What comes after “The Good Fight”? — Douglas
What indeed! One of the things that makes “The Good Fight” so singular is its sense of imagination and ambition, a willingness to take big swings; there just aren’t that many shows that are going for it in the same way.
I’m going to assume you started with “The Good Wife,” from which “The Good Fight” was spun off, but I encourage you to watch it again. Bingeing “Good Wife,” which I had previously watched week-to-week, highlighted how subtle and specific the show is — all these small changes and tiny shifts that I only noticed up close, like how Will and Diane prioritize or don’t prioritize the other’s approval via quick glances in a meeting.
For another lawyer show that strikes that classy-but-horny balance, try “The Split,” a British drama about a family of divorce lawyers who go through breakups and shake-ups themselves. The show is serious and meaty, with maybe less flair than “The Good Fight” but a little more intimacy. (Season 1 is streaming on Hulu.)
If you want something equally polished and simmering with rage, but less about the law and more about business, watch “Succession.” (It’s streaming on HBO.) Brian Cox stars as the patriarch of a media empire, and his adult children are smart and vicious and hungrily unloved. Characters on “The Good Fight” and “Succession” are obsessed with reputation, though that obsession leads them down different paths, and they understand their legacies in different ways — is work your family, or is your family work?
In a different vein, there’s “Goliath,” starring Billy Bob Thornton as a craggy genius lawyer. The show loves seediness and revels in the dirtbag aspects of California, but it has robust legal maneuvers and terrifically vivid characters, though I’ll warn you that it loses some potency as the seasons go on. “The Good Fight” and “Goliath” have a similar stylish confidence, the swagger of grown-up shows for grown-up people.
A friend and I (she’s in Seattle; I’m in Los Angeles) have had a weekly Netflix viewing party going for about two months now where we chat online while watching something. We tend to gravitate toward darker true crime/cult documentary material (“Wild Wild Country,” “The Staircase,” “Filthy Rich,” “Holy Hell,” “Fyre”) as the commentary flows pretty naturally with those. In a deviation from our usual genre, we just started “The Last Dance.” Any suggestions on series or documentaries that would make for a good viewing party? — Amani
If you’re part of an ESPN+ household, watch “O.J.: Made in America,” which is among the best TV documentaries of all time — fascinating and deep, true crime but not lurid. You can also find tremendous joy and options from the “30 for 30” library, which are all sports documentaries and are all at least decent; some are truly excellent. In terms of chitchat potential, start with “9.79*,” which is about the men’s 100-meter finals at the 1988 Seoul Olympics. Prepare to use the OMG eyes emoji a lot as you learn about steroid use and the various open secrets of the era.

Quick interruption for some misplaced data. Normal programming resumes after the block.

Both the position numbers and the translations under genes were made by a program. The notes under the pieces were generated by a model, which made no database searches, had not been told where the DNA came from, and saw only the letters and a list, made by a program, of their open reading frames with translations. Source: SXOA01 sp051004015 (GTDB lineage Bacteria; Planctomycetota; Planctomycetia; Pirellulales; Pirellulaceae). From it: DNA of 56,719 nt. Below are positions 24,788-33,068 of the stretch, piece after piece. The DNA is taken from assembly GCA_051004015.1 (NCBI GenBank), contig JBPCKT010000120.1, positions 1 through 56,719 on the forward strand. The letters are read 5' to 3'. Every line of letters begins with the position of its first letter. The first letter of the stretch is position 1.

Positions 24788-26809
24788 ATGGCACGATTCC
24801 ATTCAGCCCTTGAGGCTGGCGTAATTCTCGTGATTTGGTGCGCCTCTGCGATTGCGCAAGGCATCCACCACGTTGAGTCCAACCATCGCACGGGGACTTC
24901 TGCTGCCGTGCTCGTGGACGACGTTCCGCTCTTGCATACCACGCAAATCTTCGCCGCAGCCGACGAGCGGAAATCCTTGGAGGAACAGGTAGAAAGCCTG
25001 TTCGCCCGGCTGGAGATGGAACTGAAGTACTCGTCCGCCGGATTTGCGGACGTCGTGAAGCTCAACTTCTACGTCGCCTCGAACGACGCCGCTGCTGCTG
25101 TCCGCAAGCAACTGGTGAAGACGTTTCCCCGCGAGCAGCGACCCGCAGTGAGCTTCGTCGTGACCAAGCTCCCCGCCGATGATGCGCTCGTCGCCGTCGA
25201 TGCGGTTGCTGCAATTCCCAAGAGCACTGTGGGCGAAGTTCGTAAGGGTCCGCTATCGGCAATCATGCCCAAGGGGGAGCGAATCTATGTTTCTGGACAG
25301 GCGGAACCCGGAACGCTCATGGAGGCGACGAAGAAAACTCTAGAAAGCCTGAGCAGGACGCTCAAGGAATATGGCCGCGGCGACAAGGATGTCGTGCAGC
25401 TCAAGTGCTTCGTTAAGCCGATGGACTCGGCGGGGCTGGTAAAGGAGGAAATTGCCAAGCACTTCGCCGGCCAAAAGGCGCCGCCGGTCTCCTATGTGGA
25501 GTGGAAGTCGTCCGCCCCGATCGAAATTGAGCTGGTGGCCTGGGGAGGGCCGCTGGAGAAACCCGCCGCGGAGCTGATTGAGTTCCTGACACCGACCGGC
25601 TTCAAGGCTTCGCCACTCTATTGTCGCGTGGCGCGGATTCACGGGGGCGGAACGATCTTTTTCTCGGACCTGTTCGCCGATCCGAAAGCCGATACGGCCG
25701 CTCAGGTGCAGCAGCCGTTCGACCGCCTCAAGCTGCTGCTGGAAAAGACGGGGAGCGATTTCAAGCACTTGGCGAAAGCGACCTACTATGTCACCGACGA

For something with more of the cult-y “wow, everyone sure is tolerating a lot of bad behavior from the leader of this organization, who is also exerting tremendous control over everyone’s lives, and at some point will everyone realize the purported benefits of participating in this group are small compared to the day-in-day-out emotional and physical distress of enduring it?” vibe, watch the first two seasons of the junior college football documentary series “Last Chance U.” (The other three seasons are great, too, but have a different energy. They’re all on Netflix.)
If you want more stories of people buying into a collective delusion, watch “The Inventor: Out for Blood in Silicon Valley” (streaming on HBO and HBO Max), about the rise and fall of Elizabeth Holmes and her company, Theranos. Come for the juicy, terrible behavior, stay for the animation that reminds you, “Oh yeah, that invention would also leave you with a big old box of blood in your house.”
After depleting most of what appeals to me from American-produced content … I fled to Australia (virtually, of course). I absolutely loved “Offspring.” I also devoured “Rosehaven,” basically a slow show about a small hamlet populated by quirky characters. Getting to know them through the seasons was as satisfying as picking leaves off an artichoke to get to the heart. Alas, now I am adrift in an empty sea. Anything to match these? — Michelle
I also adore “Rosehaven” (on Sundance), and it reminds me a lot of “Please Like Me,” a similarly darling, small-scale series, this one about a young gay man trying to start his adult life. (It’s streaming on Hulu.)
If you like plucky Australian heroines, watch “Miss Fisher’s Murder Mysteries” (on Acorn), a detective show set in Melbourne in the 1920s. The costumes alone are reason to watch, and for light procedurals and endearing romance, this is tough to beat. But if you prefer your procedurals set in the present day, watch “My Life Is Murder,” starring Lucy Lawless. (That’s on Acorn.) It reminds me of “Psych” sort of, and has that kind of affection for its characters.
For something more grounded, try “Tangle,” a domestic suburban drama from 2009. (Season 1 is streaming on Amazon Prime Video). If you like shows where backyard barbecues go awry, and couples gripe to each other for a good long time before bed, watch this.
Series’ availability on streaming platforms is subject to change, and varies by country. Send in your questions to [email protected] Questions are edited for length and clarity.